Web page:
All the guidance you need for sound investment decisions
Technical Investment Strategy
Weekly reports and daily updates of key financial markets including global equity markets, fixed income assets, currencies and commodities.
Individual Stock Analysis
Risk and reward analysis of single stock securities to identify upside opportunities as well as address the downside risks to an investment.
Client Conference Calls
Customized to meet the specific needs of each client. Work collaboratively with the client throughout the entire process.
Comprehensive reviews and technical assessments of client portfolios including stock positions and Exchange Traded Funds.
Technical assessments of major S&P 500 sectors including sector analysis, group rotation and flow studies.
Blogs and Emails
Updates of important market moving news through online blogs, blast emails and voice recordings.
My mission is to help you simplify your current financial situation, identify new investment opportunities, evaluate your financial risks, and prepare you for what's down the road.
As an investment professional with over thirty years of financial experience, working at the American Stock Exchange, Shearson/Lehman Brothers, PaineWebber and UBS I am committed to applying my market knowledge and risk management skills across global financial markets to help you and your clients make informed and confident investment decisions.
In the past 25-years as PaineWebber and UBS CIO Chief Technical Strategist, I've gained valuable knowledge in the global financial marketplace guiding clients through different market conditions. I specialize in assessing market risks, understanding client needs, and identifying tactical and strategic investment opportunities.
I will bring my professional integrity, dedication and thoughtful investment guidance to make investing simple, straightforward and most important, profitable so that you and your clients can achieve your financial goals.
Frequently Asked Questions
What is Technical Analysis?
Technical Analysis is one of three investment disciplines that is used to evaluate investments and identify trading and investment opportunities. Technicians believe that studying past trading activities, historical patterns, and price changes can be valuable indicators of a security's future price trends. Technical Analysis is based on three major assumptions: (1) Market discounts every thing. Everything that impacts a stock price from fundamentals to market psychology are already priced into the stock; (2) Price moves in trends. A stock price is more likely to continue in the same direction until it reverses; and (3) History tends to repeat itself. The repetitive nature of price trends is often the direct result of market psychology such as fear, greed, and excitement. These human emotions led to the formation of price patterns that often repeat themselves over time.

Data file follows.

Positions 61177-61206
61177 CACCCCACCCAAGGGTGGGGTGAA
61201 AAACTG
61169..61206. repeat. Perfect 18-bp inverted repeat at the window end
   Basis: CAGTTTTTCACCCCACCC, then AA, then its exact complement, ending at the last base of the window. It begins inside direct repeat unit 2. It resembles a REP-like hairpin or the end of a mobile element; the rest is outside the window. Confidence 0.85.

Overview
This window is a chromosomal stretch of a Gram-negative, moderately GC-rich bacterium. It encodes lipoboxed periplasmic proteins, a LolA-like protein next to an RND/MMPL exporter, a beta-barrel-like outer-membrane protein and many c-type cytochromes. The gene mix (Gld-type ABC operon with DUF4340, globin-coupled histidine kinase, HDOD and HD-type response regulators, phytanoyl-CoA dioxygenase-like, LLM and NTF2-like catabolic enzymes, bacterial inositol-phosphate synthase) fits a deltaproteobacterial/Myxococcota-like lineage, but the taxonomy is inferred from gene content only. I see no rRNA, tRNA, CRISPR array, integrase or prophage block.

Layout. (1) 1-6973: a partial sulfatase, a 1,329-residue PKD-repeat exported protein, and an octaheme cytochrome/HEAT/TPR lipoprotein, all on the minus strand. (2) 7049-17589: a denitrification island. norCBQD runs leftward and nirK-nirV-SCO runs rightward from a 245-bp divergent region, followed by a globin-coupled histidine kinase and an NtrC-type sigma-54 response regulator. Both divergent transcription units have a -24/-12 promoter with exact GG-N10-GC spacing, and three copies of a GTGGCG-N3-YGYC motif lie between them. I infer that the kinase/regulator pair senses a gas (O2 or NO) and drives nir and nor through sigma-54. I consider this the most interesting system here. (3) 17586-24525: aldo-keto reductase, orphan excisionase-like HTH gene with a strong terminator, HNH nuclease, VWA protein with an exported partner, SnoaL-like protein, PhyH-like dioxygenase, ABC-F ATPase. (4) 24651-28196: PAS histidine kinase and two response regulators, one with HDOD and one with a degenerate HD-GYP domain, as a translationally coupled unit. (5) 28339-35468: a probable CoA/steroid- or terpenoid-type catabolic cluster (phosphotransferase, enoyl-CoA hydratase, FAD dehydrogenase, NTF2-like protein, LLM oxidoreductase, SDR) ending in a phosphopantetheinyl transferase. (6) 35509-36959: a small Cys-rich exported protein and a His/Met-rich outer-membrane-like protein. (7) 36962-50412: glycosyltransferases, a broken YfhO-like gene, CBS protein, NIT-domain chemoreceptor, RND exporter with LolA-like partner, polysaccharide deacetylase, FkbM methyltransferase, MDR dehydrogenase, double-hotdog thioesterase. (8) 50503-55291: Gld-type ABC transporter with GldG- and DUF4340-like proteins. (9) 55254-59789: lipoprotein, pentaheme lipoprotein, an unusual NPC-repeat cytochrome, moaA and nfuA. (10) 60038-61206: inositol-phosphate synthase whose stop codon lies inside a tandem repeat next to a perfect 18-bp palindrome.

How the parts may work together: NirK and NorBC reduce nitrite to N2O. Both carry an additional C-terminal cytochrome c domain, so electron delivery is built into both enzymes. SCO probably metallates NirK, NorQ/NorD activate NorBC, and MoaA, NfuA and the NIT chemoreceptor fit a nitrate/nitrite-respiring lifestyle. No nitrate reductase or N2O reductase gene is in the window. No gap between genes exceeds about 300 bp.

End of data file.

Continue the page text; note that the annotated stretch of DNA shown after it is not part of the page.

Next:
Origins of Technical Analysis
Technical Analysis is perhaps the oldest investment discipline to be used to successfully forecast financial markets. Its origin dates back to Japan during the 17th century. A rice trader named Munehisa Homma used Candlestick charts to trade the rice futures market. It was not until the end of the 19th century that modern Technical Analysis was first introduced to the investment public by Charles Dow, the co-founder of Dow Jones & Company and the publisher of The Wall Street Journal. His articles discussing market movements and market behavior led to the creation of the Dow Jones Industrial Average and the Dow theory setting the stage for modern Technical Analysis. In 1948, Robert Edwards and John Magee, published the bible of Technical Analysis - "Technical Analysis of Stock Trends." Magee basically charted anything that could be graphed and traded exclusively with historical charts.
Myths of Technical Analysis
Who does not want to get a glimpse into the future, even for a few minutes? Technical Analysis is neither tea leaf reading or the holy grail to investing. Investing is simply not an exact science that can be quantify. Rather successful investing takes patience, experience and above all disciplined. One of the many myths of Technical Analysis is past prices do not predict future prices. Although, past market actions may not repeat in exactly the same manner as before they do tend to rhyme over time. One often study history or Technical Analysis to gain knowledge and to understand that when events and market actions are repeated then you can capitalize on it. " A famous saying holds true to life as well as in investing - "Those that cannot remember the past are condemned to repeat it" (George Santayana - 1905). Myth #2 - academics claim that Technical Analysis don't work. This investment discipline have been around for a long time and have stood the test of time. Myth #3 - major investors don't use Technical Analysis. On the contrary, knowledge is power and this also applies to investing. Successful and astute investors will use whatever means at their disposal to gain an edge in the marketplace. No single investment discipline will work in all markets and at all times. Recognizing the strength and weakness of each of these investment disciplines will help an investor consistently outperform, especially during volatile and irrational time periods.
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